Full Contact Computing
Bare knuckles, no holds barred computing

run_interrupt_driven_hooks: still waiting Error Fix


This blog has been getting a lot of hits on “run_interrupt_driven_hooks: still waiting after 60 seconds for xpt_action”, which I mentioned in my entry on FreeNAS https://fccomputing.wordpress.com/2009/12/21/freenas-is-nasty-and-not-in-a-good-way/

In it, I noted that I just disabled the 1394 (FireWire) and USB ports and avoided the error, but I didn’t detail how to do this exactly, and have been getting some questions. So here we go:

When you first boot up a computer, it goes through a startup process called the BIOS, basic input/output system. The BIOS is software stored on a chip and it identifies, tests, and initializes system devices such as the hard disk, video card, CD and DVD drives, keyboard, etc. Once it is completed, then the operating system (Windows, Linux, etc.) takes over and starts running. It also goes through an initialization of the hardware as part of its bootup process but this is a more high-level process. For example, the mouse is generically recognized by the BIOS but it is not until Windows boots up and runs the Logitech software that a Logitech multi-button mouse is fully functional.

Basically, a computer can perform only one instruction at a time, so it has to be interrupted to get it to do something else. The mouse and other devices are therefore assigned interrupts, which are signals that indicate what device is interrupting. When you move the mouse, it interrupts, and the cursor moves where you point it. The computer then goes back to what it was doing, or processes whatever the mouse function may have started up.

The BIOS and the operating system both reserve the interrupts and agree that the mouse interrupt, for example, is indeed the mouse interrupt and not the DVD interrupt. So what happens with this particular error is that the BIOS runs fine but as FreeNAS starts to load, it fails on processing the interrupts for certain devices. I looked briefly at several forums and it seems to be more of a problem with some older motherboards, but then that’s typically the hardware that something like FreeNAS will be run on.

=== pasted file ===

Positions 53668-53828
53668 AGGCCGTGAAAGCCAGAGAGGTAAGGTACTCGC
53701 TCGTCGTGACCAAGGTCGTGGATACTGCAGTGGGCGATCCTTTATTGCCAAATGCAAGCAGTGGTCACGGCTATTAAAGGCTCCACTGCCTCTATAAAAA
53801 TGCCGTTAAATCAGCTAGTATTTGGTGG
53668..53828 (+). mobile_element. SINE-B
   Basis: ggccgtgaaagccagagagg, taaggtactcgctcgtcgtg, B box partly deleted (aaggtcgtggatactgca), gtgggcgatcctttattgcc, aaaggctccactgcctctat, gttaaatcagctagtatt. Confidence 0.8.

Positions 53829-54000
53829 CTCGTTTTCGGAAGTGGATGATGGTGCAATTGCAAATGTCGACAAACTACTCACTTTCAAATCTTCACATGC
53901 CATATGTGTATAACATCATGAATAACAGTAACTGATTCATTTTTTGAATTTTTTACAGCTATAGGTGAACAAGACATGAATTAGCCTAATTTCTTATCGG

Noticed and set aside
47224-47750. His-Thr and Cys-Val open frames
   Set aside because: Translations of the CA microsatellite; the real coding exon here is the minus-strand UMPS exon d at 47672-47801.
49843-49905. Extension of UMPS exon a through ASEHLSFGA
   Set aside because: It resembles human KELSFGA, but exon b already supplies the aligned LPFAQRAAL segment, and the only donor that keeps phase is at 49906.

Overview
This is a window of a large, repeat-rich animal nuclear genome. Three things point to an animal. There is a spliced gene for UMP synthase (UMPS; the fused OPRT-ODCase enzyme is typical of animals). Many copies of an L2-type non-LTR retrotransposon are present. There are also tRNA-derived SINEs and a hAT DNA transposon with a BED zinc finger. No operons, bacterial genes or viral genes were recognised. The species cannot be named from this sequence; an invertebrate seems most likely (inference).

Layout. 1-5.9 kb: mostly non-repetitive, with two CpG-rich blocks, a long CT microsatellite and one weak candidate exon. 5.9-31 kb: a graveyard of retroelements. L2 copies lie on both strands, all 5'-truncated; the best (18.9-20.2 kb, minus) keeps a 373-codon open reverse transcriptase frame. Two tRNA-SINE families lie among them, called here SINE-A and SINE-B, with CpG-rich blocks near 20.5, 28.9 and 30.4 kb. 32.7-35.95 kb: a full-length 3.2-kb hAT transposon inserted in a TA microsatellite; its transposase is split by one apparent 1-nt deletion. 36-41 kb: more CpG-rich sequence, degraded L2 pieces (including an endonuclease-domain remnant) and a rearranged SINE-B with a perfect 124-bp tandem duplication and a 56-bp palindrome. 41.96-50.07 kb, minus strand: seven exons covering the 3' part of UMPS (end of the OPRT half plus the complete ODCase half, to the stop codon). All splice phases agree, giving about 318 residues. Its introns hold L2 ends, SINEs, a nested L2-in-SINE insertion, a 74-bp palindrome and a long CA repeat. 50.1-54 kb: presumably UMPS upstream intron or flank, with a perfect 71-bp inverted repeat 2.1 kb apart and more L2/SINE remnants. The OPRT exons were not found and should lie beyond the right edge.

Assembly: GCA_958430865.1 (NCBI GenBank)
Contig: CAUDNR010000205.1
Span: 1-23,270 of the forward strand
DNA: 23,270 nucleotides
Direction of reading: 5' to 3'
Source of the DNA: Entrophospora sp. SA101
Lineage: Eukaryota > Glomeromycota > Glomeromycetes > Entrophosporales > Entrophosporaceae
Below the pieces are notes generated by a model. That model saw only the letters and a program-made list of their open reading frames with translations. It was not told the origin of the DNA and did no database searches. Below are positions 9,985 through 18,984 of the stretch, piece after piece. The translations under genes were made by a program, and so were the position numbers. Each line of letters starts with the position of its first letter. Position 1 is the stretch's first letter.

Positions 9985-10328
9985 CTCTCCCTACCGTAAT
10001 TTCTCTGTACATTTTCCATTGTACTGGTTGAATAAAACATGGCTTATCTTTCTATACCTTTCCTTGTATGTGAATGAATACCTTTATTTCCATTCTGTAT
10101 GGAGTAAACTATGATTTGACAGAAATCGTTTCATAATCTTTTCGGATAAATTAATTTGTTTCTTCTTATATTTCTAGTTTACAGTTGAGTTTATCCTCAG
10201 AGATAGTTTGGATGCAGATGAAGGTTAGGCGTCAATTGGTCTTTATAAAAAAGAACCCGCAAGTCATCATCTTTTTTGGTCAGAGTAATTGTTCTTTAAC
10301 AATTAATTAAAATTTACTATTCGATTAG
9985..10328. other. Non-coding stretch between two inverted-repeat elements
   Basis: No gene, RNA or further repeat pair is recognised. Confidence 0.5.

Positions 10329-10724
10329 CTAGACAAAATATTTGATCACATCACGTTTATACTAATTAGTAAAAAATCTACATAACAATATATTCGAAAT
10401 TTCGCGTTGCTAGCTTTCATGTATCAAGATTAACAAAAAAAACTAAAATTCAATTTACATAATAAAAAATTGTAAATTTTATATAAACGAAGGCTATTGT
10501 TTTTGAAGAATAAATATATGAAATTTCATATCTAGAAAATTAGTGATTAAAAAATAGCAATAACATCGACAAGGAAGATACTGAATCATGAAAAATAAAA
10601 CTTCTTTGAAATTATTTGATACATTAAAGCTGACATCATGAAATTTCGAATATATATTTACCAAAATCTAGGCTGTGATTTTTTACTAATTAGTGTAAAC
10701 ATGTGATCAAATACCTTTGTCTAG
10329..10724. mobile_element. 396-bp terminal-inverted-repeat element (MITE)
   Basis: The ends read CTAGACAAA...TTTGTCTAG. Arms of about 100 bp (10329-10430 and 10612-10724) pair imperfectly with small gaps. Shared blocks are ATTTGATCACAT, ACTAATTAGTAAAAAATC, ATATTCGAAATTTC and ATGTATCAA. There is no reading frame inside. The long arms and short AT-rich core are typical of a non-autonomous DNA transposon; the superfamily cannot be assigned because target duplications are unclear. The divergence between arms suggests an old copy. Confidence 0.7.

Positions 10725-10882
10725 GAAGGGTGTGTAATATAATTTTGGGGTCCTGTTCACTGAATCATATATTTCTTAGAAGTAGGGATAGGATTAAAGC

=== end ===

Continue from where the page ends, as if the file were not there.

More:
The quickest and easiest solution is to simply get into the BIOS and disable the 1394 (FireWire) and USB ports. So, how to do that?

The first step is to boot up the computer and carefully watch the screen. Typically several messages will flash by. The one you’re looking for will say something like “To enter setup, press F1” or something like that. The exact key or key combination to press is specific to the BIOS, but is frequently F1, DEL, or ESC.

Usually by the time you see the message and hit the specified key, it’s too late, so reboot the PC again. Note that if the PC runs an operating system, like Windows, you may have to select “Shut Down” which will power off the machine, and then start it to see the BIOS startup screen again. This is called a “cold boot”. Windows and other operating systems may go through a “warm boot” which restarts the operating system itself but does not access the BIOS setup.

This time, hit the specified key(s) to get into the setup as soon as you see the “To enter setup” message. Hit the key multiple times – there is no penalty for multiple keypresses, and there may be a short window of opportunity where it will accept the keypress. I just keep hitting the key as quickly as I can until the setup screen appears.

Now you will be presented with a screen with various sections for Date and Time, Devices and I/O Ports, System Information, etc. READ THE DIRECTIONS. Somewhere on the screen it will tell you how to go from one screen to the next, how to make changes, and so on. You will have to find your way to the devices or peripherals screen, select the USB port and disable it, and then the same for the 1394 or FireWire port.

Now follow the directions to save the changes. The computer should then startup and you can try the install once again. The bad part, of course, is that a USB or FireWire device will not work in this PC now, so remember to enable the interrupts again if you go to a different operating system.



One Response to “run_interrupt_driven_hooks: still waiting Error Fix”

  1. […] still waiting and so on. I had to disable the FireWire (1394) and USB ports to get it to load (see https://fccomputing.wordpress.com/2010/04/21/run_interrupt_driven_hooks-still-waiting-error-fix/ for a detailed explanation of how to do this).  I had to dig out an old mouse and keyboard to […]

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